The increasing interest in Additive Manufacturing (AM) is due to its huge advantage in producing parts without any geometrical limitations. It is due to this reason, AM is extensively utilized in automotive, aerospace, medical and dental applications. Despite their popularity, AM is often associated with inferior surface quality which is one of the many reasons why it has failed to fully replace traditional methods. Hence, AM is always followed by a subsequent post-processing step to produce the end-product. To establish control over the surface quality it is first necessary to fully understand the surface behaviour concerning the factors affecting it. In this paper, the focus is mainly on having a better understanding of the surfaces by using scale-sensitive fractal analysis. In addition, the paper documents the influence of build inclination and post-processing in particular shot blasting on surface topography and utilizes a multi-scale approach to identify the most important scale and parameters for characterization. Results of this study reveal that shot blasting has a minimalistic effect on surface features at a large scale as it cannot remove the waviness completely. At smaller scales, blasting imparts additional features on the surface due to the impact of abrasive particles at high pressure. At the intermediate scales, the influence of shot blasting is highest as it successfully eliminates the surface features comprising of partially melted powder particles and stair-step effect.

  • 29.
    Kurdve, Martin
    et al.
    RISE Research Institutes of Sweden, Materials and Production, Product Realisation Methodology. Chalmers University of Technology, Sweden .
    Persson, Karl-Eric
    RISE Research Institutes of Sweden, Materials and Production, Product Realisation Methodology.
    Widfeldt, Magnus
    RISE Research Institutes of Sweden, Materials and Production, Product Realisation Methodology.
    Berglund, Johan
    RISE Research Institutes of Sweden, Materials and Production, Manufacturing Processes. Chalmers University of Technology, Sweden .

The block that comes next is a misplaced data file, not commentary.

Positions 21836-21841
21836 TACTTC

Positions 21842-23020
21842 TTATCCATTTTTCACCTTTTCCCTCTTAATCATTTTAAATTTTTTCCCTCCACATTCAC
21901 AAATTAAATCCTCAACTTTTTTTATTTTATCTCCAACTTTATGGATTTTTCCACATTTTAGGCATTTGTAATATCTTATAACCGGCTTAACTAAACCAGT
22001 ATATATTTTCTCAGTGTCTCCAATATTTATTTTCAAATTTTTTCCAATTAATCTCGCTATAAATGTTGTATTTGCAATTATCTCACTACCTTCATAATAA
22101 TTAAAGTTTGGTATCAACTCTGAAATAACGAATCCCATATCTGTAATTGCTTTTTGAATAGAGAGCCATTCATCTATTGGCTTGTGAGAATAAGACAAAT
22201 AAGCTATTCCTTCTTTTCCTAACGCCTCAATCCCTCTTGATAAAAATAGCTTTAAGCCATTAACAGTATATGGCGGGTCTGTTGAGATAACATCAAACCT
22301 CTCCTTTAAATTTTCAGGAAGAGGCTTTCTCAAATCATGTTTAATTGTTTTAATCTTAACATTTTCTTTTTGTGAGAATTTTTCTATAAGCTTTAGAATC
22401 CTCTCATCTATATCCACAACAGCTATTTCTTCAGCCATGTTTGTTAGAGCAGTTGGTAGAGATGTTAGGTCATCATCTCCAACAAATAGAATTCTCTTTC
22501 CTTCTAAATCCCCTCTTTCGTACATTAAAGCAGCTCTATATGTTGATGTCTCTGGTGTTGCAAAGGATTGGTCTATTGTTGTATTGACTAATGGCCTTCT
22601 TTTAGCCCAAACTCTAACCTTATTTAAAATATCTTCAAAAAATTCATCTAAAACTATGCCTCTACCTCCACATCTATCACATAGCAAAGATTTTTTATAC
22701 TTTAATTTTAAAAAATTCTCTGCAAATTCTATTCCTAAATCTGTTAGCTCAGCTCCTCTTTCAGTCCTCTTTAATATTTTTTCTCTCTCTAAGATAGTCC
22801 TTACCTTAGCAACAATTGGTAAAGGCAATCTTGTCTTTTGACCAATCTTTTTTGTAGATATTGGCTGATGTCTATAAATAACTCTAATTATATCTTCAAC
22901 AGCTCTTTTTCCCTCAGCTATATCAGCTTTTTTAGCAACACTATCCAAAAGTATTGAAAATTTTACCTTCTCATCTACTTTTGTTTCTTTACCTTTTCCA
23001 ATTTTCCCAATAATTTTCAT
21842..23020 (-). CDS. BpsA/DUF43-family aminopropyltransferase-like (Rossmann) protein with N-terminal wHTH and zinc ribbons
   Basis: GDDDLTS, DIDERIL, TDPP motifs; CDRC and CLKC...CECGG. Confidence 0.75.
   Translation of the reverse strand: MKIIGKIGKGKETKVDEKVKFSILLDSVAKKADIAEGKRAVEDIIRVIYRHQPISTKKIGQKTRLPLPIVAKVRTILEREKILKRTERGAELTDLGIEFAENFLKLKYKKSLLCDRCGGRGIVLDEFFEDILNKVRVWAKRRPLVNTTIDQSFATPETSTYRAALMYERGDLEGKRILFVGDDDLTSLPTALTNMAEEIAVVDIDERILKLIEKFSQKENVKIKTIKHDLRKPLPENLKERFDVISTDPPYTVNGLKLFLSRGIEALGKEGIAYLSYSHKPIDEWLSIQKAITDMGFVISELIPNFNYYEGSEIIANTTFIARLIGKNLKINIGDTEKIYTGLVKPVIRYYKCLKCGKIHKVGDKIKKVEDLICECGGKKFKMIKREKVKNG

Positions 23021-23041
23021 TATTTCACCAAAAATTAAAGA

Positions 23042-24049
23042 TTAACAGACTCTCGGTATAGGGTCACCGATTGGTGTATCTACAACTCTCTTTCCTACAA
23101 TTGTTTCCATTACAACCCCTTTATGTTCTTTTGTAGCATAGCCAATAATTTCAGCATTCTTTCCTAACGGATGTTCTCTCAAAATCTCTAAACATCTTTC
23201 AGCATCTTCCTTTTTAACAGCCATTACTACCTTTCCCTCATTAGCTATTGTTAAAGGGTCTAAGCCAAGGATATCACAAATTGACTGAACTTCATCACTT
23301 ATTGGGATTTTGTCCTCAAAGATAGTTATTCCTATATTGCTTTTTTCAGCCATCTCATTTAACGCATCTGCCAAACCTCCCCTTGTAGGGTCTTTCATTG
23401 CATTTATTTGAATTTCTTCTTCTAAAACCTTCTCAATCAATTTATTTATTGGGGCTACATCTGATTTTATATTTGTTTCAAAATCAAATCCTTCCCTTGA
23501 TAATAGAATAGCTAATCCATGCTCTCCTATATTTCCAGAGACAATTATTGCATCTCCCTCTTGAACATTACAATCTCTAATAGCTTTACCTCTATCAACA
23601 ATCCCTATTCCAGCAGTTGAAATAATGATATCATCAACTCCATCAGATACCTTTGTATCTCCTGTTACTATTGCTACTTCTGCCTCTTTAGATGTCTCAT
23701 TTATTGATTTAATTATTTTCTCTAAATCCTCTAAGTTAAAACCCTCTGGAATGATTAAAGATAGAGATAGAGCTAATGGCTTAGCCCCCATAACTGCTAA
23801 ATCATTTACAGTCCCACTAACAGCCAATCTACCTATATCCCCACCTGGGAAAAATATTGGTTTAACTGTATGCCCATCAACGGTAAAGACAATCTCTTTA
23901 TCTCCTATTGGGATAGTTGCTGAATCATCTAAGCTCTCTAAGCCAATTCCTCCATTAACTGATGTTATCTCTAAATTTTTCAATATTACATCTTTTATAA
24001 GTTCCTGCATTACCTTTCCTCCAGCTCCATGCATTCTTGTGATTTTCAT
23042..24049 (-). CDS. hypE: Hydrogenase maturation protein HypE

Drott, Alexander
    Volvo, Sweden.
    Lead-Time Effect Comparison of Additive Manufacturing with Conventional Alternatives2020In: Advances in Transdisciplinary Engineering at SPS2020, IOS Press BV , 2020, p. 672-679Conference paper (Refereed)
    Abstract [en]

    This single case study used value stream mapping as input data to analyse alternatives for production of quenching tools in an on-site tool department of an automotive manufacturer. The existing manufacturing organised as a functional workshop was compared to the alternatives, adding an additive manufacturing cell or a conventional automated cell, with regards to lead-Time and needed process changes. The results indicate that lead-Time savings should not be the only reason for considering additive manufacturing. When it is beneficial for design and product functionality improvements, however, lead time improvements may give a contribution to the business case. © 2020 The authors

  • 30.
    López, Alvaro
    et al.
    KTH Royal Institute of Technology, Sweden.
    Berglund, Johan
    RISE Research Institutes of Sweden, Materials and Production, Manufacturing Processes.
    Marteleur, Klas
    Cytiva, Sweden.
    Finne-Wistrand, Anna
    KTH Royal Institute of Technology, Sweden.
    Impact of storage at different thermal conditions on surface characteristics of 3D printed polycaprolactone and poly(ε-caprolactone-co-p-dioxanone) scaffolds2023In: Bioprinting, ISSN 2405-8866, Vol. 33, article id e00293Article in journal (Refereed)
    Abstract [en]